Decades after her original visit, the famed musical and magical nanny returns to help the Banks family once again. Set in 1930s England, the Banks’ family home is threatened unless proof of an inherited investment can be found that will save their home from foreclosure and repossession. The now grown Banks children Michael (Ben Whishaw) and Jane (Emily Mortimer) are desperate to find the deed to fend off Michael’s sneaky boss (Colin Firth). While the three young children Anabel (Pixie Davies), John (Nathanael Saleh) and Georgie (Joel Dawson) all try to cheer up Michael since the family is still reeling from the death of their mother.
Just as all looks bleak, the ever charming Mary Poppins (Emily Blunt) invites herself in much as she does in the original, to brightens the children’s day while hiding their imaginative adventures from their saddened father. In an attempt to recreate the loved Dick Van Dyke/Bert the chimney-sweep, Disney introduces Jack (Lin-Manuel Miranda), a jolly sidekick who is a part of an army of lamplighters called leeries. This time, the charismatic city worker joins Mary and the three Banks children on a few whimsical and tangential musical adventures before the house is lost.
Attempting to remake the classic and beloved 1964 masterpiece would have been a near impossible and fruitless task for Disney. The wise decision to further the characters in the shape of a sequel has produced an amusing family musical that while it never reaches the stupefaction or wonderment of the original, is still joyful enough to enchant. Emily Blunt is without a doubt one of the best and most likeable actresses working today. A charmingly perfect choice for a role so impeccably brought to life by Julie Andrews. Emily Blunt’s Mary is a lot sassier and (ahem) blunt then Andrews. However, it’s her infectious British sophistication and magical charm that humbly makes the film. Blunt is magical in a turn that is one of the best performances in a musical for years. Ben Whishaw too is fantastic, however there is a sense that he isn’t at the point in his career to be playing roles of this patriarchal manner, he is far more interesting and talented then that. Lin-Manuel Miranda is good; however his character is needless and one feels he takes away from precious screen and song time – that should’ve been given to Mary Poppins. Frankly it teeters on irritating.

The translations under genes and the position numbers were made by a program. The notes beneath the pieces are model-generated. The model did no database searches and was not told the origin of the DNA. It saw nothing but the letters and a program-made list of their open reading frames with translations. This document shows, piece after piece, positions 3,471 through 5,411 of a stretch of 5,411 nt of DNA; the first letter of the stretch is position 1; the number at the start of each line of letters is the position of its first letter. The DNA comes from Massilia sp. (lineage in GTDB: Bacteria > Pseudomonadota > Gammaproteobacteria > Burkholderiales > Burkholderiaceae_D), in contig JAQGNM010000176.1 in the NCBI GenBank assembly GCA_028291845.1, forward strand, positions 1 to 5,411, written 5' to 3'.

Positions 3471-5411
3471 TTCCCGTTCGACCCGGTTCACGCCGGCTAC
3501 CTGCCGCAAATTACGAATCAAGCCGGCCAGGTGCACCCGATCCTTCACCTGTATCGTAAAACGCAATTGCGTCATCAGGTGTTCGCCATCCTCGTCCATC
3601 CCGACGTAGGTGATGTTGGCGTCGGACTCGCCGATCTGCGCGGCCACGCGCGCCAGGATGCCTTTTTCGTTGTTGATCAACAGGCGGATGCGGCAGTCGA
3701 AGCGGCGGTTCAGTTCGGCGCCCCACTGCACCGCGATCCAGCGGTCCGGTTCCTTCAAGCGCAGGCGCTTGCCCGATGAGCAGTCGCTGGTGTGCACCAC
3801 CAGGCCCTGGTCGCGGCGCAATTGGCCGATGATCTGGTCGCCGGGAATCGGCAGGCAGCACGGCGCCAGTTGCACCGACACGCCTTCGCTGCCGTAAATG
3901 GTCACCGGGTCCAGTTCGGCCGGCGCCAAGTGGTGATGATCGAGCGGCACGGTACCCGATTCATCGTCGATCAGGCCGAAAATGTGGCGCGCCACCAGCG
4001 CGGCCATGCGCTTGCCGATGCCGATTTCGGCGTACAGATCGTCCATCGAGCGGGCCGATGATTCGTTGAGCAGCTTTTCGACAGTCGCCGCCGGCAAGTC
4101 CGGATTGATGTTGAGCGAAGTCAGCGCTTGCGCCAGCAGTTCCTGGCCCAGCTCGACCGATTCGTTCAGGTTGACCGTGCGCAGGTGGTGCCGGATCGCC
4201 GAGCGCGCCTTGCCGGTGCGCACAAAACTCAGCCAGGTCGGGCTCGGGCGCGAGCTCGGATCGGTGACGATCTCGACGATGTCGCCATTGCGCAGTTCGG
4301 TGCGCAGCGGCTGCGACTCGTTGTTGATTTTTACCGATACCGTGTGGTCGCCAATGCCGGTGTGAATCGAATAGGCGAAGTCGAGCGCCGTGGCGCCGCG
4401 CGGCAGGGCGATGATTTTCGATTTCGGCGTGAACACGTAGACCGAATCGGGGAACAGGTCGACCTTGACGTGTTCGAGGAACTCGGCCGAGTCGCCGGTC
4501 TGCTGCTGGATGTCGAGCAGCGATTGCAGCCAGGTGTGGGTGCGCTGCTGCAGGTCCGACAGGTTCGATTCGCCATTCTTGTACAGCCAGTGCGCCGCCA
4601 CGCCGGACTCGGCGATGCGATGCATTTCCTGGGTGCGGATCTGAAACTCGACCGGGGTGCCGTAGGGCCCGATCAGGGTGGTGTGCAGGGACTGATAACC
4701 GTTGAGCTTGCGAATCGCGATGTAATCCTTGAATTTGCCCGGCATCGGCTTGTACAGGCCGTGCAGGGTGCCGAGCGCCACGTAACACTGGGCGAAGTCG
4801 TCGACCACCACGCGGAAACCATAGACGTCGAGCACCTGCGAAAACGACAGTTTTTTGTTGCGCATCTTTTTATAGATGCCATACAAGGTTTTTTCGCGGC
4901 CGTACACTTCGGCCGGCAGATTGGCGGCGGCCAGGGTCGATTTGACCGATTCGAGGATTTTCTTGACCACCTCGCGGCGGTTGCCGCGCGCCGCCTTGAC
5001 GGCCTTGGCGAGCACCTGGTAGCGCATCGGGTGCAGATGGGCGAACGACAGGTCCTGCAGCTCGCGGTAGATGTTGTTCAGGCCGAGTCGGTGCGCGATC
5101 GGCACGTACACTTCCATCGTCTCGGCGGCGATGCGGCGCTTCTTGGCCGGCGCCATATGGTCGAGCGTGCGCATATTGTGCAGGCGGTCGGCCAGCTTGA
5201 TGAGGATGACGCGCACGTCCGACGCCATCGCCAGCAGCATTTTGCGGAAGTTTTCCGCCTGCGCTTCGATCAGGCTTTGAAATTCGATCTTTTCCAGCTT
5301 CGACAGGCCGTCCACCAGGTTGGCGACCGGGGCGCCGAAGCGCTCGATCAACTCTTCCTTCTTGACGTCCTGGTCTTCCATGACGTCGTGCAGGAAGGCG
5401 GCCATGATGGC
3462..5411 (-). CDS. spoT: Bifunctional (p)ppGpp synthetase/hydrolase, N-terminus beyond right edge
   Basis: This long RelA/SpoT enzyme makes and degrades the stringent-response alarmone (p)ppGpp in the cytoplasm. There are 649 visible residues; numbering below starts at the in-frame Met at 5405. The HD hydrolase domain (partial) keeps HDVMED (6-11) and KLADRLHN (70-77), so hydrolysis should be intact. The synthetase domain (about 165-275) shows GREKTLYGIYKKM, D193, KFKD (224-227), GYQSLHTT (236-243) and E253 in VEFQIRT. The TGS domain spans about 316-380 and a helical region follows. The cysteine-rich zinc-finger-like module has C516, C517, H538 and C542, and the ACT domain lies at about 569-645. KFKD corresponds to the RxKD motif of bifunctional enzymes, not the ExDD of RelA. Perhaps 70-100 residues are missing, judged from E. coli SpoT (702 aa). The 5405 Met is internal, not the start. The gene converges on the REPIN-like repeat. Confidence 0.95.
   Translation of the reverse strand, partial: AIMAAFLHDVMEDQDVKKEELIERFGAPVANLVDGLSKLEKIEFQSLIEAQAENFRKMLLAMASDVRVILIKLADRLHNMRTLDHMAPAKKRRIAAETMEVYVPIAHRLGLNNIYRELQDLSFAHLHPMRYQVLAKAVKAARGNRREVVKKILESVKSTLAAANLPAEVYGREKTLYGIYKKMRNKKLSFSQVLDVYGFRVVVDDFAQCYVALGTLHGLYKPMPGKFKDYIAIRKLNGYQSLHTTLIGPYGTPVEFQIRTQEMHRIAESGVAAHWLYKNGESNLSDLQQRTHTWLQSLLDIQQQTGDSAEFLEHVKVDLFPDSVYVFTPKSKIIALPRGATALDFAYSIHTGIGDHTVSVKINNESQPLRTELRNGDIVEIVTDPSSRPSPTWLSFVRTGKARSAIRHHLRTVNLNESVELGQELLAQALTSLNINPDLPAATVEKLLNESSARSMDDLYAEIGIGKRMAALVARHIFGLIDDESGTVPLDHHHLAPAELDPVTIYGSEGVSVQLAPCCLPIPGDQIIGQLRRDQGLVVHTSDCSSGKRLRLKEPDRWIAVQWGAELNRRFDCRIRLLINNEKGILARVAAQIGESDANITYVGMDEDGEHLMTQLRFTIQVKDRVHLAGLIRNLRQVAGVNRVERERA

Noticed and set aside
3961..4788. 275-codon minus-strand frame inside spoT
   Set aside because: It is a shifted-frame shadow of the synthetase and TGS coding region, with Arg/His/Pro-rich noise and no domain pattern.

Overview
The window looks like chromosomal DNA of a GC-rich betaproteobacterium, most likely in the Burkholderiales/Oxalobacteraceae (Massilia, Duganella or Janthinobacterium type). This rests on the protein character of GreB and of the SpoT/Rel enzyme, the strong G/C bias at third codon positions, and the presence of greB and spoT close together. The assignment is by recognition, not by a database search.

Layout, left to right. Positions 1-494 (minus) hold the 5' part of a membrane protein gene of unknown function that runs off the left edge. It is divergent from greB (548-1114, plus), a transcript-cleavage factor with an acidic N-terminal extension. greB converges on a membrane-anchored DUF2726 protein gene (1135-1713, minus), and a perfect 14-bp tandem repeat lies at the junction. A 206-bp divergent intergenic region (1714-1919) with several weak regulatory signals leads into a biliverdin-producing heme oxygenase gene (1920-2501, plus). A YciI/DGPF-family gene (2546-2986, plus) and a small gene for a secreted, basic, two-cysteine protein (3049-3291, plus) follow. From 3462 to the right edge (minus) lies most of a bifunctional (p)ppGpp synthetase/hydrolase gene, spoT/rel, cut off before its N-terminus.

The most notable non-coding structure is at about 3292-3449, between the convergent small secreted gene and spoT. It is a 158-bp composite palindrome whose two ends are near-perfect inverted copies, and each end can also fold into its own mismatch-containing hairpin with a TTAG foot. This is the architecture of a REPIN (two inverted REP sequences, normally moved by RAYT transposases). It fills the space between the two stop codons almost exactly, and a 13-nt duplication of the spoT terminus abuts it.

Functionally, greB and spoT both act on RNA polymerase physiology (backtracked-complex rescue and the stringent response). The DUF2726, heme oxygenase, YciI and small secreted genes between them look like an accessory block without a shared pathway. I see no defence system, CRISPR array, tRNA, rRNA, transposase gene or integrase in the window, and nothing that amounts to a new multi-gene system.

The songs are merry and cheerful, however they never reach the earworm nature or toe tapping infection of the original. They tend to waffle on with a ever lingering sound of a reprisal making the numbers rather hard to differentiate. However the bath time “Imagine that” number is a sweet natured highlight of the film. Also Meryl Streep and her delightfully thick-accented one scene as Mary’s cousin is topsy turvy terrific.
The major issue with Mary Poppins Returns is there is supercalifragilisticexpialidocious-ly not enough Mary Poppins. Sadly, you are left wanting more. She is even more an enigma this time. The story and its stakes get slightly too big, it all feels a little much. Whereas in Mary Poppins it was light and springy, this feels messily large in an attempt to up the ante for modern audiences. Too many spoonfuls of sugar don’t always help the medicine go down. Mary Poppins and her return are a delight, while its flawed and makes one reminisce for the original, it’s an amusing and enchanting umbrella ride that has the few sprinkles of magic to entertain.
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